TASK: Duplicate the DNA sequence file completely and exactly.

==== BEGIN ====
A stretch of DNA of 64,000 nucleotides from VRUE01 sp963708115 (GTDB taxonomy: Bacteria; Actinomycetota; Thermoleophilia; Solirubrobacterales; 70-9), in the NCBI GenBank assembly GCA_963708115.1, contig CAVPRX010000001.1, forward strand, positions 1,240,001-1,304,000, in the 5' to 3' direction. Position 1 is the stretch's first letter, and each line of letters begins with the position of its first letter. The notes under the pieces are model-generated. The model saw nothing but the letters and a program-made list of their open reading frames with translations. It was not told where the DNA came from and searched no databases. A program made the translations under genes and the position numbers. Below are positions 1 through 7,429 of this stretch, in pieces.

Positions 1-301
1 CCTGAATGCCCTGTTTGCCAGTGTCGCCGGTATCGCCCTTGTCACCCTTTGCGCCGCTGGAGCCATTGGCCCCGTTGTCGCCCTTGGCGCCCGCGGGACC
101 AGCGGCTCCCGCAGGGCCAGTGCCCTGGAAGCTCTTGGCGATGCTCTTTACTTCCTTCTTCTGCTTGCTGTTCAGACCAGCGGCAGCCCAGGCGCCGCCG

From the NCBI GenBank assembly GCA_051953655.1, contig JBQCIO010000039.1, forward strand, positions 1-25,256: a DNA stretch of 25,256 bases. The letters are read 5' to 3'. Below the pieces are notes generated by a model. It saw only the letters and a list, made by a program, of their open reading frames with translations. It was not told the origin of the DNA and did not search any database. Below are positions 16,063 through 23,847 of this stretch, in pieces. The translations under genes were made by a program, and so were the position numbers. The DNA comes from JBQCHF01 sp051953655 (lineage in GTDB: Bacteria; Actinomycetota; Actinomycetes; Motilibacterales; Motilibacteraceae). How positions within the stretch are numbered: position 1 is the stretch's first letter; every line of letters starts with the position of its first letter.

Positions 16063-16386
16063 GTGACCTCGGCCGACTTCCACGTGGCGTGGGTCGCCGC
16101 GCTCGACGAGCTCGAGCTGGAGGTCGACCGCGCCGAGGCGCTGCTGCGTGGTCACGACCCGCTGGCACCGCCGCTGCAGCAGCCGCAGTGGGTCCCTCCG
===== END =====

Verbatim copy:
A stretch of DNA of 64,000 nucleotides from VRUE01 sp963708115 (GTDB taxonomy: Bacteria; Actinomycetota; Thermoleophilia; Solirubrobacterales; 70-9), in the NCBI GenBank assembly GCA_963708115.1, contig CAVPRX010000001.1, forward strand, positions 1,240,001-1,304,000, in the 5' to 3' direction. Position 1 is the stretch's first letter, and each line of letters begins with the position of its first letter. The notes under the pieces are model-generated. The model saw nothing but the letters and a program-made list of their open reading frames with translations. It was not told where the DNA came from and searched no databases. A program made the translations under genes and the position numbers. Below are positions 1 through 7,429 of this stretch, in pieces.

Positions 1-301
1 CCTGAATGCCCTGTTTGCCAGTGTCGCCGGTATCGCCCTTGTCACCCTTTGCGCCGCTGGAGCCATTGGCCCCGTTGTCGCCCTTGGCGCCCGCGGGACC
101 AGCGGCTCCCGCAGGGCCAGTGCCCTGGAAGCTCTTGGCGATGCTCTTTACTTCCTTCTTCTGCTTGCTGTTCAGACCAGCGGCAGCCCAGGCGCCGCCG

From the NCBI GenBank assembly GCA_051953655.1, contig JBQCIO010000039.1, forward strand, positions 1-25,256: a DNA stretch of 25,256 bases. The letters are read 5' to 3'. Below the pieces are notes generated by a model. It saw only the letters and a list, made by a program, of their open reading frames with translations. It was not told the origin of the DNA and did not search any database. Below are positions 16,063 through 23,847 of this stretch, in pieces. The translations under genes were made by a program, and so were the position numbers. The DNA comes from JBQCHF01 sp051953655 (lineage in GTDB: Bacteria; Actinomycetota; Actinomycetes; Motilibacterales; Motilibacteraceae). How positions within the stretch are numbered: position 1 is the stretch's first letter; every line of letters starts with the position of its first letter.

Positions 16063-16386
16063 GTGACCTCGGCCGACTTCCACGTGGCGTGGGTCGCCGC
16101 GCTCGACGAGCTCGAGCTGGAGGTCGACCGCGCCGAGGCGCTGCTGCGTGGTCACGACCCGCTGGCACCGCCGCTGCAGCAGCCGCAGTGGGTCCCTCCG